Boris Johnson under pressure to further curb rules on MPs’ outside work

Boris Johnson is under pressure to place further curbs MPs’ second jobs and outside interests after a cross-party group recommended a package of reforms to strengthen the rules around lobbying.

The UK’s parliamentary standards committee on Monday recommended an outright ban on MPs providing paid “parliamentary advice, consultancy or strategy services”.

At least 30 MPs have recorded earnings from consultancy work, according to the register of MPs’ interests. Under the proposed reforms, a role described as providing “strategic advice” that involved advising on how to influence parliament would be in breach of the rules.

Westminster has been gripped by a sleaze scandal since Conservative MPs voted, at the behest of Johnson, to overhaul the system of parliamentary standards and block the suspension of former minister Owen Paterson, who was found to have broken lobbying rules.

After an embarrassing government U-turn led to Paterson’s resignation, the focus of media scrutiny has shifted to second jobs held by other Tory MPs.

The prime minister earlier this month recommended a ban on MPs working as paid consultants or lobbyists. However, the committee has gone further, with a new requirement that MPs must provide a written contract for any outside work which makes explicit that their duties cannot include lobbying ministers, MPs or public officials.

The contract will state that their role cannot provide “advice about how to lobby or influence parliament, and that their employer will give them an undertaking not to ask them to do so”.

The sleaze scandal was triggered by the decision to block the suspension of Owen Paterson © Mark Kerrison/Alamy

Paterson had argued that the majority of his approaches to ministers on behalf of the two companies he worked for fell within the “serious wrong” exemption in the lobbying rules. This permits an MP to approach a minister or public official in a manner that would otherwise breach the lobbying rules if they have evidence that a “serious wrong or substantial injustice” could occur.

The committee proposed a clarification of the criteria for the serious wrong exemption to “make clearer the risks of conflicts of interests and put an end to this being used as a loophole”.

Further proposed restrictions cover the waiting time around lobbying. MPs must currently wait for “six months after the reward or consideration was received”. These restrictions could be doubled to 12 months under the recommendations set out by the committee.

The committee also proposed a new “safe harbour” provision, which will mean MPs cannot be found in breach of the rules if they have sought and followed the advice of the House of Commons Registrar. “This ensures that MPs who seek advice from the experts and follow the rules accordingly cannot accidentally find themselves in breach of the code of conduct,” the report states.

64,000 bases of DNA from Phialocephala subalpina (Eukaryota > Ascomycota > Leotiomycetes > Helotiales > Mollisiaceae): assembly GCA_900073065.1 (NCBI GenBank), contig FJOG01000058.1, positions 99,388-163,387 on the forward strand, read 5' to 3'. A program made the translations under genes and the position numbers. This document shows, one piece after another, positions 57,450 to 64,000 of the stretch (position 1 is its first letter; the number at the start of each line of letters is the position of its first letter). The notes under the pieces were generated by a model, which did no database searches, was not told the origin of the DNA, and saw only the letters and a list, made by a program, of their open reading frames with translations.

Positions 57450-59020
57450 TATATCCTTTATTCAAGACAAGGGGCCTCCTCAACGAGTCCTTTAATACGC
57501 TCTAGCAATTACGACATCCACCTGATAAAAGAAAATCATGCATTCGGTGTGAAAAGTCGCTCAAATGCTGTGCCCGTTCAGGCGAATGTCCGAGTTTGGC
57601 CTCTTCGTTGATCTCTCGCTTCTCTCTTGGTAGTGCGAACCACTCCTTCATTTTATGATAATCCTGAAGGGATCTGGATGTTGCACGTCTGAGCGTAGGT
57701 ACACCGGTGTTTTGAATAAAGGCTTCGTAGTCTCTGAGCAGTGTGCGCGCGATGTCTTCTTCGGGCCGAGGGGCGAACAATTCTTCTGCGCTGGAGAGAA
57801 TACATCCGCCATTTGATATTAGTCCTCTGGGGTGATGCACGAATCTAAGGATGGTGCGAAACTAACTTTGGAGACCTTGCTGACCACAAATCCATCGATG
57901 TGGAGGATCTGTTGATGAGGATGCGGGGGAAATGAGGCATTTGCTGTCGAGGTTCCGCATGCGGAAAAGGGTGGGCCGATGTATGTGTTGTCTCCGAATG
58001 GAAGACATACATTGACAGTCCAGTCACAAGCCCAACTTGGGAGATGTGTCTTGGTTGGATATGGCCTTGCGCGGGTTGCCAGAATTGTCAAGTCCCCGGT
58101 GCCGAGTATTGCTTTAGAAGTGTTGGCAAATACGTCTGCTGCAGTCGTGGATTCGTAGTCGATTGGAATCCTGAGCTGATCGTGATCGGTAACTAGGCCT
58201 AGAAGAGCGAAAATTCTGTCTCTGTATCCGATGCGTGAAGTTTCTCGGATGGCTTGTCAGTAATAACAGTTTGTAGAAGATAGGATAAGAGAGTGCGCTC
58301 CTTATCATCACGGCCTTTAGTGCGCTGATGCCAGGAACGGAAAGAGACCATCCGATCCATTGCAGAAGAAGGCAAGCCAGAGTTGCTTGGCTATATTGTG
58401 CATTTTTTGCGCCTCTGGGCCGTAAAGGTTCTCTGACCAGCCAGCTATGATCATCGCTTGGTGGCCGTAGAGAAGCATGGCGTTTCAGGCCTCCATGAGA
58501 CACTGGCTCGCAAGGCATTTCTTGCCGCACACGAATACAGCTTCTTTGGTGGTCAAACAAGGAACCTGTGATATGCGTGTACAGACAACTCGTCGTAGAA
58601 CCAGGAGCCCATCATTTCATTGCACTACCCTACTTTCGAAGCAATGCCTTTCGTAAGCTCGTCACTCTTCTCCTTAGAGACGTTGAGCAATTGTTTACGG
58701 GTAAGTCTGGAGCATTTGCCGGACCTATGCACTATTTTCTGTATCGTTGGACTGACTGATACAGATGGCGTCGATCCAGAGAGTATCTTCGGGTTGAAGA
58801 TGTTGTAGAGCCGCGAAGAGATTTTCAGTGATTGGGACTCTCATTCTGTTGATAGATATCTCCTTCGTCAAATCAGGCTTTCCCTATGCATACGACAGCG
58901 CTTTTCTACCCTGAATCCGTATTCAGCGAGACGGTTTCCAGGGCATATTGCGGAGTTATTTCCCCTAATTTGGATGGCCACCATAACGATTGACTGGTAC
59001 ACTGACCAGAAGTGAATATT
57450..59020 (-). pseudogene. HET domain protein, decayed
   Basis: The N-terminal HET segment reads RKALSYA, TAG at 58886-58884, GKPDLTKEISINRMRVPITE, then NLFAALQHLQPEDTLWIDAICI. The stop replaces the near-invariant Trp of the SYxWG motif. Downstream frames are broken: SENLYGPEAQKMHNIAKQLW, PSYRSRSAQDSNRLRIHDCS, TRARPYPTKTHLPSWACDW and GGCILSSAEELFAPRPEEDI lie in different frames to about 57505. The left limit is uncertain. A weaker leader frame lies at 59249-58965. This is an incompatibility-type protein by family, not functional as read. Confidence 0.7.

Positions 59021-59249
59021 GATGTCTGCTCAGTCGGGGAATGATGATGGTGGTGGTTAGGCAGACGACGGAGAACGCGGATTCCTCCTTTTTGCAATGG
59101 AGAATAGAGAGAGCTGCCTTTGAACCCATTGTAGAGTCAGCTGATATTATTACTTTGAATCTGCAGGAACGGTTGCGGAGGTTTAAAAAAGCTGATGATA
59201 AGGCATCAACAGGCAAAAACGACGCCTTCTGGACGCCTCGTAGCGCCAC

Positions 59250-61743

A new rule is also to be added to the code of conduct, which prohibits MPs from subjecting anyone to “unreasonable and excessive personal attack, in any medium”.

Finally, ministers will be required for the first time to record gifts and hospitality they receive in their ministerial capacity with the register of MPs’ interests. The new rules are now out for consultation ahead of final recommendations being published in the new year.

Chris Bryant, the Labour chair of the standards committee, said: “These aren’t the final proposals we’re putting to the House. This report is the committee’s informed view on what changes we need to tighten up the rules and crack down on conflicts of interests following a detailed evidence-led inquiry.

“We will consult and hear wider views on what we’ve published today before putting a final report to the House for a decision in the new year. If approved, these robust proposals will empower the standards system in parliament to better hold MPs who break the rules to account.”

Meanwhile, Angela Rayner, Labour’s deputy leader, called for a new regulator and a ban on almost all second jobs for MPs. In a speech to the Institute for Government think-tank she announced that Labour would create a new Integrity and Ethics Commission to replace the Advisory Committee on Business Appointments, which she described as “toothless”.

Labour’s plans would also see former ministers banned from carrying out lobbying or consultancy and the new regulator would have powers to enforce financial penalties.

Rayner accused Boris Johnson of “corruption” and said the prime minister had “polluted our democracy”. She argued that oversight “cannot hinge on a gentleman’s agreement”.

“The current regime is no longer working precisely because we have a prime minister who is shameless in breaking the rules and won’t enforce consequences on others who break them,” she added.


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